2 cupped hands
Nutrition from an Ayurvedic perspective.
Recently I was digging out my old diary that I had been using to record stuff about yoga, ayurveda, meditation etc. In this case it was about Ayurveda (Ayurveda is the sister science of yoga and is a 5000 year old holistic and natural way of health and healing). It literally means “science of life”, or “knowledge of life”, Ayur = life, veda = knowledge. Ayurveda is the path of self-healing, whereas yoga is the path of self-realization.
The science of Ayurveda, like the science of Yoga, was inspired and developed by the great masters and seers of ancient India. The origins of Ayurveda and Yoga have common roots and play a highly complimentary role in spiritual evolution and the maintenance of physical well -being and vitality. Ayurveda is, perhaps, the oldest science of life, a system of diet, healing and health maintenance that is deeply spiritual in origin.
Unlike traditional western medicine, Ayurveda is not confined to the healing of disease in a superficial treatment of symptoms. Instead, it evaluates the complete body-mindof the individual. Ayurveda sees medicine and diet as complementary rather than separate. No one can expect to retain vitality, recover from disease, or succeed in the practice of Yoga without the appropriate knowledge of the powerful effect diet has on physical health, mental clarity, and spiritual progress.
Indeed, yogis place great emphasis on diet as an integral part of the successful practice of any spiritual discipline, Ayurveda addresses not only healing but also prevention and the maintenance of the vitality so crucial in the practice of Yoga. Ancient seers described the human body and the body of the universe as composed of prana – the primal energy, the vital force which manifests in the form of earth, water, fire, wind and ether. Any imbalance of these elements in our body is experienced as illness , discomfort, or pain.
These elements are kept in harmony by a healthy body that consumes them through breath, food, water, sunshine, exercise and sleep. Yogis perceived foods such as grains, fruits, vegetables, seeds, beans, herbs, and roots, as vital carriers and balancers for the energy of prana in the body . The power of these foods manifests only when they are used in proper combinations and in complete coordination with the unique conditions of each individual. This is where the profound effects of Ayurvedic foods reveal themselves.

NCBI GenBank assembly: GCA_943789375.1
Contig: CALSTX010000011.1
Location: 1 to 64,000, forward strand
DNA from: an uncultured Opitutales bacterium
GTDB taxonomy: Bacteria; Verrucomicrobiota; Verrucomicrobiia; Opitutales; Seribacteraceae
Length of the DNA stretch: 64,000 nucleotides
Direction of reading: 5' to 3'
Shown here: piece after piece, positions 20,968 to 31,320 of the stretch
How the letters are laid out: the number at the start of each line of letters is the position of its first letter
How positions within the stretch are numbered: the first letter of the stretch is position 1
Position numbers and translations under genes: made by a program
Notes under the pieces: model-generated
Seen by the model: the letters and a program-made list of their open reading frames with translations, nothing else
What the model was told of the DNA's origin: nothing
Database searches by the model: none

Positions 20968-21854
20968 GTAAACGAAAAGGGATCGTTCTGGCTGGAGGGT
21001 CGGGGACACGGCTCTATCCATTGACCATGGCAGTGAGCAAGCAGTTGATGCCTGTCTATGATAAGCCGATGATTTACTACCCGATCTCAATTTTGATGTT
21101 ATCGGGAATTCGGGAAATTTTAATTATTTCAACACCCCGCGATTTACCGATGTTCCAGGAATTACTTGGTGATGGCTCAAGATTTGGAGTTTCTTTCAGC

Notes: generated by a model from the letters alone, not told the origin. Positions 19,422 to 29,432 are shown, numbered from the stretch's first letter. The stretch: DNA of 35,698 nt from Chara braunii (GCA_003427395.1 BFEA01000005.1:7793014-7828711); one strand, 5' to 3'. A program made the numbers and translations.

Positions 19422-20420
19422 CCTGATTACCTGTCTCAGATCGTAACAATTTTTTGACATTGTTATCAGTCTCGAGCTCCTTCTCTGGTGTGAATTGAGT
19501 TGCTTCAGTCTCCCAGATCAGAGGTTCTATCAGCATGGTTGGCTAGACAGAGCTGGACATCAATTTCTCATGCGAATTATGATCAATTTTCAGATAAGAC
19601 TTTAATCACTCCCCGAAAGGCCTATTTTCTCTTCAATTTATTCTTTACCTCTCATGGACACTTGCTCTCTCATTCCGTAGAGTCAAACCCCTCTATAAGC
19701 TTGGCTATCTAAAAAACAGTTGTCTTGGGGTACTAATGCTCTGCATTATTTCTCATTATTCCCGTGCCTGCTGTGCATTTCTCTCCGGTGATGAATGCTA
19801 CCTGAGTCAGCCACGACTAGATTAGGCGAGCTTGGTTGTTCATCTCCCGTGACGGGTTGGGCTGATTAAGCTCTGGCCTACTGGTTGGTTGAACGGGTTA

The principles of a healthy diet:
1. Hunger: One should be quite hungry before eating a meal, hence on an empty stomach, after the last meal has been digested well, and not before.
2. Calm: Food needs to be eaten in a calm and serene atmosphere.
3. Food needs to be eaten in a good mood. If you are angry, wait with your meal, otherwise the food will not be digested well.
4. Eating should not be rushed, but not be a drawn out affair either.
5. Food should be eaten in good company with pleasant conversations, or alone in silence.
6. Food needs to be eaten while sitting down, for best digestion.
7. Food should be tasty, attractive and compatible to your palate.
8. Food needs to balance ones constitution. Preferably simple, light and nutritious food.
9. Food should not be either too hot nor too cold.
10. Food needs to be chewed very well, being mixed with saliva that contains enzymes.
11. After the meal, sit quietly for at least 5 min, to promote digestion. The “japanese” kneeling position (Vajrasana) is especially good.
12. A main meal should be eaten at least 3-4 hours before:
- going to bed
- yoga or meditation
13. Of all the principles, food taken in the proper quantity is the most important. The proper quantity is considered the amount contained in our own 2 cupped hands (without piling it…). Ayurveda also describes this as only eating until ones stomach is 1/2 full with food and 1/4 with liquid, leaving 1/4 empty for digestion and expansion.
Original Yoga texts also mention food and diet. For example, one of the most important Yoga texts, the Bhagavad Gita, states that Yoga is not for the one who eats too much, nor for the one who eats too little – and also, Yoga is not for the one who sleeps too much, nor too little. Simply put, one aspect of the Gita, is about the middle path, like Buddhism.
The Hatha Yoga Pradipika mentions Mitahara “sweet food” or sattvic food, which means fresh, agreeable, pleasant tasting food, not particularly sweet from sugar. Disagreeable food means that which is either bad tasting, poisonous to the system or not agreeable to ones metabolism. Heavy food leads to a tamasic state, inducing sluggishness and sleep.
The concepts may seem obvious and basically they are just common sense, but if you think back over your last few days of eating, you are likely to find a least a few – perhaps many – examples of eating different from these. In Ayurveda, food is medicine as well as nourishment and what one eats matters vitally.
Do all these suggestions seem overwhelming? Well, they are not meant to discourage you from trying it out! I suggest that you simply try picking a few of them, or just one, and see how you feel with it.
Bom appetite and good luck!